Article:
Secondly, jail those who commit crimes … and I don’t mean in one door and out the other.

Thirdly, assist those who really want help.

I have seen Victoria fall from a lovely, safe city, in part, to a drug-filled, dangerous nightmare, and now it’s being allowed into our hospitals.

Common sense must prevail if this serious situation is to be rectified.

Norah Clarke

James Bay

Double standard with alcohol, nicotine

Re: “Illicit-drug use by patients at VGH is common, nurse says,” April 11.

The story documents drug-addicted patients being allowed to openly smoke drugs like fentanyl, crack, meth and heroin while in their hospital rooms, putting staff and of course other patients at risk from “toxic fumes,” and the coming and going of drug dealers supplying patients with illicit drugs.

A leaked health authority memo was described which “instructs hospital staff to allow patients to use drugs in their hospital rooms.”

The rationale is that addiction is a health issue, as well as the recent decriminalization of drug possession and use in many situations.

However, I’d like to point out that alcoholics and nicotine-addicted patients are not allowed to partake of their choice of drug in hospital rooms, so why should an exception be made for these other types of drugs? This has gone too far.

Richard Konopasek


Capital gains kerfuffle: Much ado about nothing

Much is being made of the increase from 50 per cent to 66.7 per cent of capital gains over $250,000 being taxed.

Note that 100 per cent of earned income, otherwise known as labour, is taxed.

Note also that capital gains that are “included” (taxed) are taxed at about half the rate as earned income.

Bill Appledorf


Book sale volunteers are exceptional

The volunteers working last weekend at the Times Colonist book sale drop-off are to be commended for the excellent job they did. Each one performed their task with efficiency, friendliness and kindness, making the drop off a joyful experience.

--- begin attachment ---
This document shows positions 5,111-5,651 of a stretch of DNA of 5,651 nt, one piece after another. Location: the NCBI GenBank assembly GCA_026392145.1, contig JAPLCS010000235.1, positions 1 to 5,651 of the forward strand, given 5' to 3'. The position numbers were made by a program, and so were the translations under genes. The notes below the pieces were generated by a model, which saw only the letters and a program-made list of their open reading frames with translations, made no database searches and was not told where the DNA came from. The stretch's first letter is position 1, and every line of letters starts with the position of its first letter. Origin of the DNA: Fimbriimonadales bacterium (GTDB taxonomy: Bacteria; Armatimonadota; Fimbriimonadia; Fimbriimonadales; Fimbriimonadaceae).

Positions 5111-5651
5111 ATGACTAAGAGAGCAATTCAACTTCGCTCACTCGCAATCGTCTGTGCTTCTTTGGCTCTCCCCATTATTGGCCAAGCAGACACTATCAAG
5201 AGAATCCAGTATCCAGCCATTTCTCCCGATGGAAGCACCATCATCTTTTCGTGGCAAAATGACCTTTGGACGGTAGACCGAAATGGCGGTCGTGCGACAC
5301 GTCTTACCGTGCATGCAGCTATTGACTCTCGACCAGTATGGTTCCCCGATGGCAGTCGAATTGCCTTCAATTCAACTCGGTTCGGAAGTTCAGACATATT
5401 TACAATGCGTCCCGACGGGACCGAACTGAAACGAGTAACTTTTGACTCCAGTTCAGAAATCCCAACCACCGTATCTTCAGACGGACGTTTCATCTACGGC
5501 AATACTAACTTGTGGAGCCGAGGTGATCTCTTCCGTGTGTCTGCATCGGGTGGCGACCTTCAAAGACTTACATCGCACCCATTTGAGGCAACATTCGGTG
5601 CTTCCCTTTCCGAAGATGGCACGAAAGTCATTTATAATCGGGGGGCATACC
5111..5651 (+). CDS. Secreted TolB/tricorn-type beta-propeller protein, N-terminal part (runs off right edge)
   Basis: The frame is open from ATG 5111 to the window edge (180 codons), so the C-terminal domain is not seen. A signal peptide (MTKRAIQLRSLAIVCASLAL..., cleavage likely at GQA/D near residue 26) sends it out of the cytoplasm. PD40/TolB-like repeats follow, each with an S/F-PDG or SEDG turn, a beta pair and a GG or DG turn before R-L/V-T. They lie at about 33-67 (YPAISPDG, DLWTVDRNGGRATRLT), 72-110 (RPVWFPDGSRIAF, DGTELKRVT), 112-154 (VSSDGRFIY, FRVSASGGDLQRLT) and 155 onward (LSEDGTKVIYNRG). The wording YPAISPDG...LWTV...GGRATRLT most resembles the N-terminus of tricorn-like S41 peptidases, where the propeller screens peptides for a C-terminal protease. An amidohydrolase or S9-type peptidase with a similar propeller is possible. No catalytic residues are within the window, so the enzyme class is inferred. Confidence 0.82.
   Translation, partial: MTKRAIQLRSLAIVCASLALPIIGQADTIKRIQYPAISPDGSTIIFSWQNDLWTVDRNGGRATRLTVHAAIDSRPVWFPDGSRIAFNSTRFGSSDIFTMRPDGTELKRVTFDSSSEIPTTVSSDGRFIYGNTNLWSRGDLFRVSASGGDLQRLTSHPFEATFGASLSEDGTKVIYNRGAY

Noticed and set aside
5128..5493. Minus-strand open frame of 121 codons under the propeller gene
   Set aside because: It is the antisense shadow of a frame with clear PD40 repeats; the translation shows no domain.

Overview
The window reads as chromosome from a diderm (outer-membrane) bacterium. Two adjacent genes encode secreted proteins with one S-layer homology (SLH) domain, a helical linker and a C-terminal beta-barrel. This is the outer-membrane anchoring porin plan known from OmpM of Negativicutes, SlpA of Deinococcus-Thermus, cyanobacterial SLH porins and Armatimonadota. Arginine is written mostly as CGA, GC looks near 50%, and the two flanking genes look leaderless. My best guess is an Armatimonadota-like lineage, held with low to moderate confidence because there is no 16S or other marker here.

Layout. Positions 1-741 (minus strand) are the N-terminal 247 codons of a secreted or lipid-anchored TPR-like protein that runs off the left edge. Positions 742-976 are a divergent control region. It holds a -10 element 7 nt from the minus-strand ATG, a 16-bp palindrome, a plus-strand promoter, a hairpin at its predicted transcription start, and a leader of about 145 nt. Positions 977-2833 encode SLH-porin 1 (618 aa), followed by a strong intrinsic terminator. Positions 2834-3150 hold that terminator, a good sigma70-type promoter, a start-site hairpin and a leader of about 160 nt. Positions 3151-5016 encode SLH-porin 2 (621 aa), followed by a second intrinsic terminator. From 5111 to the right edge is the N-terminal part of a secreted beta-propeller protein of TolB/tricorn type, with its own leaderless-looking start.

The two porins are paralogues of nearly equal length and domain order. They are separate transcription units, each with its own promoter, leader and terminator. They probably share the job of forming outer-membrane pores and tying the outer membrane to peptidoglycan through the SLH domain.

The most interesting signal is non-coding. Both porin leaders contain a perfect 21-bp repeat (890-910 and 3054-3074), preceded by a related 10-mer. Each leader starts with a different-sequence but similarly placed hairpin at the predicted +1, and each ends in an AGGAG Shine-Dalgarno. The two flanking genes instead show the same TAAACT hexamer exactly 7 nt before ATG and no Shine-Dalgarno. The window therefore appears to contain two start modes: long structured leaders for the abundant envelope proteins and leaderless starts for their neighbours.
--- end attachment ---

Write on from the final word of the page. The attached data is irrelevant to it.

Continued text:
Congratulations also to those responsible for the exceptional organization of it.

Thank you to each person involved, allowing me to pass along for others to enjoy the books that once meant so much to my late husband.

Marg Williams


A great performance? Then get on your feet

On Saturday, April 20, I attended the musical Anne of Green Gables at the McPherson Playhouse.

Being a musical junkie, I have seen hundreds of musicals over the years and I found the calibre of the performance was excellent, as were vocals and orchestration. A lively and fun experience!

What was most disappointing was the audience. As outstanding the lead performers were, no one except my companion and I gave them a standing ovation.

The remainder of the audience clapped vigorously with their butts firmly planted in their seats.

Come on Victoria! Stand up and recognize the performers who worked hard to make sure you were entertained by the antics of Anne Shirley.

The show was definitely deserving of your acknowledgement and really would not have taken much to make a young performer’s night memorable.

Shelley Tobo Gaudreau

Sherwood Park, Alta.

Giving thieves access to a supply of copper

I see the Victoria city council, in all their wisdom, has decided to allow EV owners to run charging cords from their residences to their vehicles. These cords will not be a cheap purchase by any means.

I can just hear the copper wire thieves now saying “bring it on.”

Gerald Johnson

North Saanich

Please, prime minister, dress just a bit better

It was nice that the prime minister got to enjoy our city, while conducting some official business, over two days.

A photo in the Sunday paper showed him visiting CFB Esquimalt to meet the Polish president. While the president and the commanding officer looked smart and dressed for the occasion, poor Justin, now on his own, looked as if he had slept in his trousers.

I am sure that Sophie would never have allowed him to go out without pressing his pants first.

Tim Hackett

Brentwood Bay